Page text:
Category Archives: Uncategorized

All We Need is Love at LOVE Park?

In order to succeed in its grand ambitions of City Beautifulism, the Parkway had to overcome a handful of awkward design moments. The first, at the base of City Hall, got the boulevard off on the wrong foot. Instead of elegance and clarity, we see Broad Street Station’s tower poking and jutting into what should have […]
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Thinking about the 21st-Century Monument

A lot of folks have given a lot of thought as to who The Thinker is and what he’s thinking about. Not everyone agrees on a single interpretation, not even the sculptor Auguste Rodin, who imagined many and wouldn’t say for sure which one he intended. Anyway, Rodin believed works of art should speak for themselves. […]
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The Search for an American Art in “Gallery C”

Construction delays scuttled the original plan to open the Centennial in April 1876, in time for the 100th anniversary of the battles at Lexington and Concord. Just as well. The nation’s first world’s fair wasn’t looking to the past so much as the American present and, even more, its future. On May 10, 1876—139 years […]
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“Where Are You From?” Frank DeSimone’s South Philadelphia (Part 2)

Note: this article is Part II of a series.  Click here for Part I.   Two months ago, as we stood in front of St. Monica’s Roman Catholic Church, Frank DeSimone recalled one of his fondest childhood memories: the annual visit of the Joseph A. Ferko String Band. In the 1950s, Philadelphia was defined not by […]
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Broad Street Run: Out of Time

At the 5.9-mile point, Broad Street runners round City Hall turning at South Penn Square. It wasn’t always like a canyon. The place had a downright downscaled feel in the first half of the 19th century, when Benjamin Henry Latrobe’s Pump House sat central in the Square and Napoleon LeBrun’s stone steps spilled onto the […]
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A Drive Through Overbrook Farms

In 1876, as Philadelphia’s Centennial Exposition was in full swing, the Pennsylvania Railroad quietly bought up the trolley rights on Lancaster Avenue from 52nd Street to the western city limits.  The PRR shrewdly sought to control as much development as possible along its Main Line to Pittsburgh, which paralleled Lancaster Avenue — also known as […]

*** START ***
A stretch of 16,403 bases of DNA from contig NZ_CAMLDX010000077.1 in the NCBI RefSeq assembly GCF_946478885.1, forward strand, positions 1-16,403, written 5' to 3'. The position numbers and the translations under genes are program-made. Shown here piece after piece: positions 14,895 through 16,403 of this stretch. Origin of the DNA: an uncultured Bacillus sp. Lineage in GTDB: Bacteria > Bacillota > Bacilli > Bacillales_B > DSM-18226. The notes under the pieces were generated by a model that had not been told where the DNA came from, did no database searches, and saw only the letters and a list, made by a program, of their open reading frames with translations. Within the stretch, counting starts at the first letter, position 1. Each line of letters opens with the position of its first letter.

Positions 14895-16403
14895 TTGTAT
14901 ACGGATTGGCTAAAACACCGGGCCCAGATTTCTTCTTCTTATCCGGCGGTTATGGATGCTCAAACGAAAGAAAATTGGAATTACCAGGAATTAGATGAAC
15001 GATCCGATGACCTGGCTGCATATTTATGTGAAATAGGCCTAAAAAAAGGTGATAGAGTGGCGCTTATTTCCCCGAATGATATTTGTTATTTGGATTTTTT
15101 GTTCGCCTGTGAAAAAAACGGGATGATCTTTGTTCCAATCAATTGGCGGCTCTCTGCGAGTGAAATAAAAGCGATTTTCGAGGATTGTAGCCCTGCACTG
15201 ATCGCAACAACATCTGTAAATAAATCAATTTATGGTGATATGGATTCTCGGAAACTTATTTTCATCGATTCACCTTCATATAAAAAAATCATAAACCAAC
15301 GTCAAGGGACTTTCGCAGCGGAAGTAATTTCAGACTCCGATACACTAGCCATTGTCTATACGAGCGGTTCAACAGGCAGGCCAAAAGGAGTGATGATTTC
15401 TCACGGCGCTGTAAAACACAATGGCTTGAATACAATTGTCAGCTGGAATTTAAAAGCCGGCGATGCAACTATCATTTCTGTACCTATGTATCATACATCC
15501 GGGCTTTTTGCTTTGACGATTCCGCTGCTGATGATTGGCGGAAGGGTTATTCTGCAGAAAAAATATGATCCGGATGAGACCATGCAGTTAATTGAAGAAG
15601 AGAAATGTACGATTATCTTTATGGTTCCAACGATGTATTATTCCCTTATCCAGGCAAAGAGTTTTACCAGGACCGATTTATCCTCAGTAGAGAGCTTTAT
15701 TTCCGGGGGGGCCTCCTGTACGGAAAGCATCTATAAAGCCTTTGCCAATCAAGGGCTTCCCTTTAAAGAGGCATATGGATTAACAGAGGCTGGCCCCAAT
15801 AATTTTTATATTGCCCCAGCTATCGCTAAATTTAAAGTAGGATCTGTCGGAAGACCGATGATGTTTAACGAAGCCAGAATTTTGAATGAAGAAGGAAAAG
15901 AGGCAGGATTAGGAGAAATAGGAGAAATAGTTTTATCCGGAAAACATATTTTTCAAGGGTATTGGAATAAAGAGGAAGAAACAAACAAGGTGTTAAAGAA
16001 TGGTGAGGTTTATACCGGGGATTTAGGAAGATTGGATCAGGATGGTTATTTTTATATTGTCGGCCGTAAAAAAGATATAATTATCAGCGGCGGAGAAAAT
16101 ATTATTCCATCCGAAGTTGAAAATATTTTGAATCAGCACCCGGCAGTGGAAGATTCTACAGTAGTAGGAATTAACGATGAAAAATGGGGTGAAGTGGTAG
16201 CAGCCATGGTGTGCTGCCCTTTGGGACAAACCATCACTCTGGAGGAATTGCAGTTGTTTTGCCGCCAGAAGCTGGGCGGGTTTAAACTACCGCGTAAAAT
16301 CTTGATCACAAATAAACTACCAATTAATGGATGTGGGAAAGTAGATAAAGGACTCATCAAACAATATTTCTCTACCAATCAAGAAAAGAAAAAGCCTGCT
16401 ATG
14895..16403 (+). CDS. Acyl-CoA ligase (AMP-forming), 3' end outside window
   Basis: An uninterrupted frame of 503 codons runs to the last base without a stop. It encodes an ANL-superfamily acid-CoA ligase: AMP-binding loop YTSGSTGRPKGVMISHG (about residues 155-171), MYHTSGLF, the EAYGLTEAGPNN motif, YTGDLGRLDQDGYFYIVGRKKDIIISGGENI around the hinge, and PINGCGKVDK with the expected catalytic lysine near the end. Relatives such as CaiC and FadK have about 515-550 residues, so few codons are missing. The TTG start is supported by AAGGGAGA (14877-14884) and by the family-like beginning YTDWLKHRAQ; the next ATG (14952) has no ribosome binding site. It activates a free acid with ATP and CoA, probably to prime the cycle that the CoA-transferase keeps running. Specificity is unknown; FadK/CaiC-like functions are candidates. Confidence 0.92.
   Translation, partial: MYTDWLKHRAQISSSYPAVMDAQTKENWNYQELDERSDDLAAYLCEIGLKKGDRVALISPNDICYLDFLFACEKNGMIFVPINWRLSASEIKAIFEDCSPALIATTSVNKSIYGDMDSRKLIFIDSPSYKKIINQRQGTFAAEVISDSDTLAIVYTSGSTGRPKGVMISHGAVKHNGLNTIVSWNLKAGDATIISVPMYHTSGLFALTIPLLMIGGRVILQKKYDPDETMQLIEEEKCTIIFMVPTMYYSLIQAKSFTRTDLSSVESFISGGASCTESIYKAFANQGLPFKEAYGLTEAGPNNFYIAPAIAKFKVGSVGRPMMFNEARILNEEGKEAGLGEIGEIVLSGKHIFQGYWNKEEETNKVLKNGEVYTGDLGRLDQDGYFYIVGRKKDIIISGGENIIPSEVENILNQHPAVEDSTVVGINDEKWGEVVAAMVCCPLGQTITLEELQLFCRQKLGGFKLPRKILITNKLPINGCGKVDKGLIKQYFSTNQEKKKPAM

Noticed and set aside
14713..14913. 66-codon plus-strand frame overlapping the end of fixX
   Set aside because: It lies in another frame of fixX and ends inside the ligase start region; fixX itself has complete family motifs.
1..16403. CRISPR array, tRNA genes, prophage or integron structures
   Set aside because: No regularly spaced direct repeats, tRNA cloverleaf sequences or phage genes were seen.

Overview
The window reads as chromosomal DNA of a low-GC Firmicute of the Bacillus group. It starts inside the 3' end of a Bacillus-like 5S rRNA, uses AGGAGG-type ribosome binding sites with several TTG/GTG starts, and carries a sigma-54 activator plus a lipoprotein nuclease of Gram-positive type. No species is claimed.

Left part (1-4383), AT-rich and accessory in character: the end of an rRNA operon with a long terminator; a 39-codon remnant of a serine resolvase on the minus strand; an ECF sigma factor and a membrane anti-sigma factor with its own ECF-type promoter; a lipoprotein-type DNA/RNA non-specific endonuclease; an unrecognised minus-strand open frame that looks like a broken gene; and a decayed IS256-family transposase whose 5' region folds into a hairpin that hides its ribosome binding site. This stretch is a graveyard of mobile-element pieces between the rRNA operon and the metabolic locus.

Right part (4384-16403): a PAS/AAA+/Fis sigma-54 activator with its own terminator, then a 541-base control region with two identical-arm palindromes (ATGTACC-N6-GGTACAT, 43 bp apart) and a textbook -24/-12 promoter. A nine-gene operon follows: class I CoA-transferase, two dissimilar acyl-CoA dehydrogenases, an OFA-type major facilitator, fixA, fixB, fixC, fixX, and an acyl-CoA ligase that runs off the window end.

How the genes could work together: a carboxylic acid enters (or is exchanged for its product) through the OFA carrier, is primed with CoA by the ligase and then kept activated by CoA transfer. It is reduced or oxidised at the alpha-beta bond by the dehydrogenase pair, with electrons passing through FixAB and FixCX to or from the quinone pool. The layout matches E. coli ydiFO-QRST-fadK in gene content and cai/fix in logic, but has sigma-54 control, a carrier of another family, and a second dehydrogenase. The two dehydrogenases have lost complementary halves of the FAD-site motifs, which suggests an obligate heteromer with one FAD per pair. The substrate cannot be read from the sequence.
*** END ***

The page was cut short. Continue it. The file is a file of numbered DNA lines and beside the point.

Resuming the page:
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Lost on Broad Street

What ran up and down Broad Street a century ago? Buildings did. According to Poor Richard’s Dictionary of Philadelphia, nearly fifty of the city’s public structures: hospitals, schools, institutes, hotels, sacred places, museums, theatres, opera houses, government buildings, clubs and railroad stations were sited along the 10-mile plus length of Broad Street. As discussed last […]
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Broad and Market Streets: the Intersection of Past and Future

Philadelphia’s past and future always collided at the intersection of Broad and Market Streets. From the conception of Center Square in the 1680s to the laying of the corner stone for City Hall in 1874 it was a tentative, slow-motion collision. After that, things sped up quite a bit. By the end of the 19th-century, […]
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Debt and Consequence

It’s a classic story. Behind a noble and refined façade, (thanks to the designs of Frank Miles Day and Louis Comfort Tiffany) Horticultural Hall on Broad Street was really a house of cards, a palace built on credit. After an earlier hall on the same site burned in 1893, insurance kicked in $25,000 for a […]
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Frank DeSimone’s South Philly (Part One)

  Frank DeSimone is seventy years old, and is a successful trial Philadelphia attorney who at one time served as assistant district attorney. He is short of stature and slight of build, with a soft, gravely voice and warm, open smile. Born in 1945, Frank is the grandson of immigrants from Naples.  His grandfather came […]
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